The Department of Health (DoH) is to put mobile apps at the heart of the NHS Information Strategy, Giles Wilmore, senior responsible owner for the strategy, told Computer Weekly.
“We need to create an environment where we can harness technology, as more doctors and patients use smartphone apps,” he said at the department's event showcasing ideas for new and existing health smartphone apps. Wilmore said the strategy will also contain case studies of areas such as health apps.
Wilmore became senior responsible owner of the project following the departure of the department’s CIO Christine Connolly last year.
The Information Strategy was due to be released in October 2011, but was delayed following a listening exercise with Future Forums, a group of clinician, patient and voluntary representatives, who have been consulting on the strategy.
Wilmore said the department would not take a top-down approach to stimulating the release of apps: "I’m really enthused about the number of ideas we have [at the event], which we need to encourage as much as possible. This is not something that could have been generated by the centre. We don’t want to run a big national procurement, but create something which harnesses the local dynamism and innovation.”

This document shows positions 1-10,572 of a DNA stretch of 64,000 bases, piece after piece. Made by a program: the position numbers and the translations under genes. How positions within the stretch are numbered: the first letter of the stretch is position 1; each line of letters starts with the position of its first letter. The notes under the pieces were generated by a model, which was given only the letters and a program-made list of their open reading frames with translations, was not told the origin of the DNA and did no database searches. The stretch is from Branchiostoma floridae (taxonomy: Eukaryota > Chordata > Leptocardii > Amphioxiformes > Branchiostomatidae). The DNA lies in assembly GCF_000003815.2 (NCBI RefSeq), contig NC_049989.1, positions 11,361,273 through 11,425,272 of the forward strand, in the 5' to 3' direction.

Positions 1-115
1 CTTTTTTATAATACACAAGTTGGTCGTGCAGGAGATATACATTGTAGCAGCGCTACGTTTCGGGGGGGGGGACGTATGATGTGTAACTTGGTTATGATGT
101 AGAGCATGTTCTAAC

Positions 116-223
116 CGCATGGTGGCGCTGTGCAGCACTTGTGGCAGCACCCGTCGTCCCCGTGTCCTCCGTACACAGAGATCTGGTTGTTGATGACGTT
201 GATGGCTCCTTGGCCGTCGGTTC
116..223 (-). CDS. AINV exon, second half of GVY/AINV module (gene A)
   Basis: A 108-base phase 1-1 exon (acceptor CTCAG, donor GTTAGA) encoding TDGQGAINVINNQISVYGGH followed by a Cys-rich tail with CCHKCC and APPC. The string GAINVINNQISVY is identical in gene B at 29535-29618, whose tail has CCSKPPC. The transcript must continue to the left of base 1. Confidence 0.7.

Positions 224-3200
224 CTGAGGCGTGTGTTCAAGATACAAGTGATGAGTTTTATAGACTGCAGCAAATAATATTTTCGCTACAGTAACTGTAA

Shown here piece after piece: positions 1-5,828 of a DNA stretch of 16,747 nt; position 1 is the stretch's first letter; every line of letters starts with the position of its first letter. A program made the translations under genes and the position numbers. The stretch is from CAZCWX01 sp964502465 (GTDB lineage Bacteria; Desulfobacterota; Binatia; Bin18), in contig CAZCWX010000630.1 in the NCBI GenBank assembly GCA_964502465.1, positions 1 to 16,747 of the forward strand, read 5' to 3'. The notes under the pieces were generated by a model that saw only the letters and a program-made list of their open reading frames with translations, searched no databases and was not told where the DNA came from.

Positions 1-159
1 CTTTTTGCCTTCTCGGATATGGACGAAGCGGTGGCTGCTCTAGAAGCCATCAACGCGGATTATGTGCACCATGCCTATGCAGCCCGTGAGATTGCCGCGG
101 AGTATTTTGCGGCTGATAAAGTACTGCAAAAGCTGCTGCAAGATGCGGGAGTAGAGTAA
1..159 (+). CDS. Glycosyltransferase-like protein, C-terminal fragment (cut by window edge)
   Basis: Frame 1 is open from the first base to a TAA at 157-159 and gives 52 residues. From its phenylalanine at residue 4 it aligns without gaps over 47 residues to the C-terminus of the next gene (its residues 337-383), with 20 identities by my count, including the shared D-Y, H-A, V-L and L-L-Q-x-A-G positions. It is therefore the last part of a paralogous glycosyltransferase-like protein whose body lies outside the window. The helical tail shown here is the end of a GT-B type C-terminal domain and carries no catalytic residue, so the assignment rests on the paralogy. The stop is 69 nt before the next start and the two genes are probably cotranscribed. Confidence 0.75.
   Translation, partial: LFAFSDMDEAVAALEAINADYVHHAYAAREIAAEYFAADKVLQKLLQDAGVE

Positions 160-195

He said opening up data would be key to stimulating innovation, with the department having recently made lung cancer data available, with plans to also release clinical audit data. “The agenda will be to routinely release data held at an aggregate level,” he said.
Speaking at the event, health secretary Andrew Lansley said: "So many people use apps every day to keep up with their friends, with the news, find out when the next bus will turn up or which train to catch. I want to make apps to track blood pressure, to find the nearest source of support when you need it and to get practical help in staying healthy the norm.
"Innovation and technology can revolutionise the health service, and we are looking at how the NHS can use these apps for the benefit of patients, including how GPs could offer them for free."
Interim NHS CIO Katie Davis told Computer Weekly last year that the Information Strategy would support the Department of Health in how it uses information across the healthcare system to deliver better patient outcomes.
The department said the strategy would give patients and clinicians access to meaningful and up-to-date information. “This will give patients more choice, control and responsibility over their health and clinicians the information to manage how they deliver local services,” it said.